The Shape of Water is Guillermo del Toro’s signature part monster flick, part fairytale love story. With dark, gritty tones and his use of makeup and prosthetics instead of CGI, del Toro returns to the roots and style of his earlier works evoking feelings of Pan’s Labyrinth.
Elisa Esposito (Sally Hawkins), main character, is a wide eye doe mute janitor for the Occam Aerospace Research Center in the early 1960s. Elisa’s friends are a sassy black woman named Zelda (Octavia Spencer) and Robert Hoffstetler (Michael Stuhlbarg) a down on his luck gay advertising artist. Guillermo blends and mixes the feelings into something very sincere and relatable, as each character is depicted as being an outcast from society.
The villain, Richard Strickland (Michael Shannon), discovers and forces a creature dubbed “The Asset (Doug Jones)” back to the Occam facility. Strickland is the epitome of white patriarchy, taking and pillaging for personal gain with ignorance and little to no regard of consequences; this ultimately leads to his downfall.
The Asset, like many creatures in recent film history, is a representation of beauty and innocence. It could also be a representation of pure, simple love. When Elisa sees this creature she has nothing but compassion and acceptance. She sees him as looking past her imperfections and seeing her for what she is, a princess.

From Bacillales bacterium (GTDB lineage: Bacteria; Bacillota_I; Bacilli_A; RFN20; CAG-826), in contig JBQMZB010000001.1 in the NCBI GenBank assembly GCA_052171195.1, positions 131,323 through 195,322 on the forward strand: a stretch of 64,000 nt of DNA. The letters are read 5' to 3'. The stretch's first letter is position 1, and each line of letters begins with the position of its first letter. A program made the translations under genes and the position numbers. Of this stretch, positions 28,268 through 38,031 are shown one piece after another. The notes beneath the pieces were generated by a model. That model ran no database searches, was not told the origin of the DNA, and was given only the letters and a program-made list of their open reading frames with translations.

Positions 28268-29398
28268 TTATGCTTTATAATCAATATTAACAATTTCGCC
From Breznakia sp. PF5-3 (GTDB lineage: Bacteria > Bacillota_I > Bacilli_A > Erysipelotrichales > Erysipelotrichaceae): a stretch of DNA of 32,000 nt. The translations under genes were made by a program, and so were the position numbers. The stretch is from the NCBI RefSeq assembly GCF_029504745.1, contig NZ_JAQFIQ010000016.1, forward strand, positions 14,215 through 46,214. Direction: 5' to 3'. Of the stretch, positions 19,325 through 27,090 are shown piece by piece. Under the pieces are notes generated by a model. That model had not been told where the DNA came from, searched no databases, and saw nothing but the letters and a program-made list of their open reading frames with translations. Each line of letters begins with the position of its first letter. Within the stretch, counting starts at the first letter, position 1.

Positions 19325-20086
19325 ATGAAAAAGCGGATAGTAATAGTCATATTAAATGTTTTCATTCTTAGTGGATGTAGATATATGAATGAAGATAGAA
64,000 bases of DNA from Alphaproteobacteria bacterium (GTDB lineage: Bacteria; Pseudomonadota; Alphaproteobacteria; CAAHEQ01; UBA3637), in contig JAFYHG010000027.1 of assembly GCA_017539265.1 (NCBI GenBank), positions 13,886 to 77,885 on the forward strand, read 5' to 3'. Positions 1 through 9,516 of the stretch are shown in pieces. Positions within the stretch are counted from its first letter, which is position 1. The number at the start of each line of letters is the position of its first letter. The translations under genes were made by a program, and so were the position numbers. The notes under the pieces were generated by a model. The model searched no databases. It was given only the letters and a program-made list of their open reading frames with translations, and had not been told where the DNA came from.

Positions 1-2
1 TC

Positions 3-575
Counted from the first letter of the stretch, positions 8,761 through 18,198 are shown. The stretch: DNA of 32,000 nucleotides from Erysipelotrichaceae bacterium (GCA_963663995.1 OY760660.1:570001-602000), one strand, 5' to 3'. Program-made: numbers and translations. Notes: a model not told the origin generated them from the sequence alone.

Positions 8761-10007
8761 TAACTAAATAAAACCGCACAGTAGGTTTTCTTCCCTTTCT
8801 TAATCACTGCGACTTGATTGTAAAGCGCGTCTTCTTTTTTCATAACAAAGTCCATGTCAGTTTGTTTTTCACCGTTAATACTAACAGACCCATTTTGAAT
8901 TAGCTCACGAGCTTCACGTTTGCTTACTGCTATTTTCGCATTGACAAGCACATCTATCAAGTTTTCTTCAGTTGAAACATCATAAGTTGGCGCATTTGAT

“It’s a classic fairytale with modern sensibility, it also has gorgeous cinematography,” theater major Ryan Hopkins said.
After an incident happens with The Asset, Elisa and Zelda are called in to clean. Elisa sees this creature and realizes his pain. She starts having meals near the creature and feeding him hard boiled eggs. After an undetermined period of time their relationship flourishes and she begins to develop feelings. Elisa also begins to concoct a plan to free The Asset, from there the film takes flight.
Every one of these characters is a stereotype in the beginning, but in the end, del Toro makes them much more fleshed out and heartfelt. Each has their own desires and hardships that unveil and could easily be their own movie. Mainly focusing on Elisa’s, Robert’s, and Strickland’s personal lives, Zelda’s only seen in a professional setting until the climax. This gives her an interesting and powerful role that pulls her away from the stereotype of sassy black woman.
This movie earned an A grade. It’s a classic fairy tale type love story; what’s even more surprising is how natural this interspecies relationship feels. Not once do you really question this, and it’s hard to gauge if this thing really is a creature or something more at times. The development of these unique and unusual characters makes this movie feels as natural as breathing. Nothing surprises, but everything intrigues the senses. Like many comedies mixed with drama, it’s like oil and vinegar, but del Toro blended them perfectly.